God’s Nation: Religious Nationalism in Contemporary American Politics
Principal Investigators: Irfan Nooruddin, Department of Political Science
Does religion affect attitudes toward immigrants? Past scholarship has shown that non-believers and members of minority religions are less hostile toward immigrants than members of major religious affiliations, and that Evangelical Christians are most hostile of all. But why?
Irfan Nooruddin, with then-graduate student Allyson Shortle and Eric McDaniel of University of Texas, set out to examine the mechanisms behind these findings. Using symbolic politics and social identity theory, they argue that attitudes toward immigrants are shaped by a religiously informed interpretation of American national identity they call Christian nationalism.
Social identity theory, which examines the need to differentiate one’s own group from outgroups, led Nooruddin to hypothesize that people with strong Christian nationalist leanings see immigrants as a threat to their own values and beliefs. Because Christian nationalism intertwines religious and national identity, immigrants pose a threat by sharing in what it means to be American.
To flesh out this hypothesis, Nooruddin use the 2006 Pew Immigration Attitudes Survey and the 2008 Cooperative Congressional Election Survey to test four hypotheses:
- Christians should express higher levels of anti-immigrant attitudes than non-believers and non-Christians.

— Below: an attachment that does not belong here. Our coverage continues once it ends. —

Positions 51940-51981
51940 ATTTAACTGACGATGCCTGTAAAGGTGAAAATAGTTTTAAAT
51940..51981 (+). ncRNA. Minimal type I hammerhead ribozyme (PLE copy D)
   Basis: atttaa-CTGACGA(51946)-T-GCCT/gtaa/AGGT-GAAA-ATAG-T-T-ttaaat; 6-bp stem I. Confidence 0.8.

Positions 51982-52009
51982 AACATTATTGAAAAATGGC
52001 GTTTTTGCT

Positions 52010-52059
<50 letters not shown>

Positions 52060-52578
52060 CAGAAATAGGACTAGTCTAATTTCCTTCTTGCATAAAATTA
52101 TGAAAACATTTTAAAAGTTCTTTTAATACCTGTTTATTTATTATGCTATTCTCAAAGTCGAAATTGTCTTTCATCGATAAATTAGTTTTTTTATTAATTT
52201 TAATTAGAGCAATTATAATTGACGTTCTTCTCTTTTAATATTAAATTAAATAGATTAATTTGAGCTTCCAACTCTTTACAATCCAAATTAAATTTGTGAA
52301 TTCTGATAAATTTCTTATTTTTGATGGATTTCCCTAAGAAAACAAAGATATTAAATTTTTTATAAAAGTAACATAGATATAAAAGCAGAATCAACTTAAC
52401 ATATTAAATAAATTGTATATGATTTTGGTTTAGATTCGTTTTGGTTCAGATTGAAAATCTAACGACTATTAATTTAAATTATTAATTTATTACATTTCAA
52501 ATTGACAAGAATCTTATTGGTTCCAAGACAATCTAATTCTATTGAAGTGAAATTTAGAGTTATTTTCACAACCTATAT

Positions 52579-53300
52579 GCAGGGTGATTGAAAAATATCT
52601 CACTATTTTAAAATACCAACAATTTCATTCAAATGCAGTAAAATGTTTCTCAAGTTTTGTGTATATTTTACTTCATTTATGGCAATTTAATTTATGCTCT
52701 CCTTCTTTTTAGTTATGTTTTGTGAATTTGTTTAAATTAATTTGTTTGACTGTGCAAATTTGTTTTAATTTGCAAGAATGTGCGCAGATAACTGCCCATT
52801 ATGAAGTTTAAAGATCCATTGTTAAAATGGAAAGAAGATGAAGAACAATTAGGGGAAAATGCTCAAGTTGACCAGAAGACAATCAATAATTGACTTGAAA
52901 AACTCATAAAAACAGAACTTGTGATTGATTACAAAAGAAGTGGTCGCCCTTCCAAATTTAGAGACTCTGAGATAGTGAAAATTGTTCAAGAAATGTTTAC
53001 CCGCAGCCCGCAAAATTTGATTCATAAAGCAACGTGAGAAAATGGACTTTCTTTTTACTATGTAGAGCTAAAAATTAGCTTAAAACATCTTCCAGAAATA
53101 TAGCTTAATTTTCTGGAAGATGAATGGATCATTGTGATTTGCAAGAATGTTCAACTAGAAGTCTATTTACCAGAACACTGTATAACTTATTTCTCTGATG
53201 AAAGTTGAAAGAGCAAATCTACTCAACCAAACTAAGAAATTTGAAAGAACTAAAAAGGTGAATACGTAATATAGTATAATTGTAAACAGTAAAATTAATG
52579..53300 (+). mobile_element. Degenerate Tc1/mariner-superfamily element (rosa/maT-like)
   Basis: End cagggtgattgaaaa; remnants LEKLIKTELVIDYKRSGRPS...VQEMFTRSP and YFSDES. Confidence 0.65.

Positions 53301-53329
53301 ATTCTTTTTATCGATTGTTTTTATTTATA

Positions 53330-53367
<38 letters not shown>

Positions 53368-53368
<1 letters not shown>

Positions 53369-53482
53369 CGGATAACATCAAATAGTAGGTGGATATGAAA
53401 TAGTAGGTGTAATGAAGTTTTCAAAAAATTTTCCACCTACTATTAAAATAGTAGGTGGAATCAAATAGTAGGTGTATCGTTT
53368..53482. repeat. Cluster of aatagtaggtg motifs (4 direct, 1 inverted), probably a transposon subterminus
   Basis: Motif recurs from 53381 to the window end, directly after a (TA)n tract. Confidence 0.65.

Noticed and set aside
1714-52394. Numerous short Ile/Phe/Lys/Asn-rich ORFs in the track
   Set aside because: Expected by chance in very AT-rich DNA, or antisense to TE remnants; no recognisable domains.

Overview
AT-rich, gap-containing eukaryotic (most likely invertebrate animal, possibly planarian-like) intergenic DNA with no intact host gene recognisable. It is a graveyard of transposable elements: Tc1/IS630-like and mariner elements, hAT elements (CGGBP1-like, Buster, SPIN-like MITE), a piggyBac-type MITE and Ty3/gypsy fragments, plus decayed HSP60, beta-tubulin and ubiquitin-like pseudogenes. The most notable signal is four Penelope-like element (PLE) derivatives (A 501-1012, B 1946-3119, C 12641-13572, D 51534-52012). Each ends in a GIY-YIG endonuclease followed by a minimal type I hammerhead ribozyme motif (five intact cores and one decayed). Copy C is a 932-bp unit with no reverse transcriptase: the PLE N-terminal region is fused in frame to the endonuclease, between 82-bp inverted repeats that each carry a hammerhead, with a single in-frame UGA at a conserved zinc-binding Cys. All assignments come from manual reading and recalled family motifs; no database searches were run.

- Evangelical Christians should show the most pronounced anti-immigrant attitudes.
- Frequency of attendance at religious services should be negatively correlated with anti-immigrant attitudes.
- Those who adhere to Christian nationalism should express more anti-immigrant attitudes than those who don’t.
Nooruddin’s analysis found that religious conservatism is linked to negative attitudes toward immigrants; these attitudes are based on cultural rather than economic concerns; they are rooted in a belief system of Christian nationalism; and they are strongest among Evangelical Protestants.
The research found two mechanisms for these relationships. While some religious conservatives are less tolerant of all outgroups, others focus on a specific vision of America as a favored nation that has a covenant with God. These groups tend to be less tolerant of immigrants in particular.
Nooruddin’s research makes three important contributions: it is the first systematic analysis of the mechanisms by which religion impacts attitudes toward immigrants; it explores how religion influences policy preferences toward non-religious issues; and it shows how symbolic leanings, identity, and self-interest combine to shape opinions.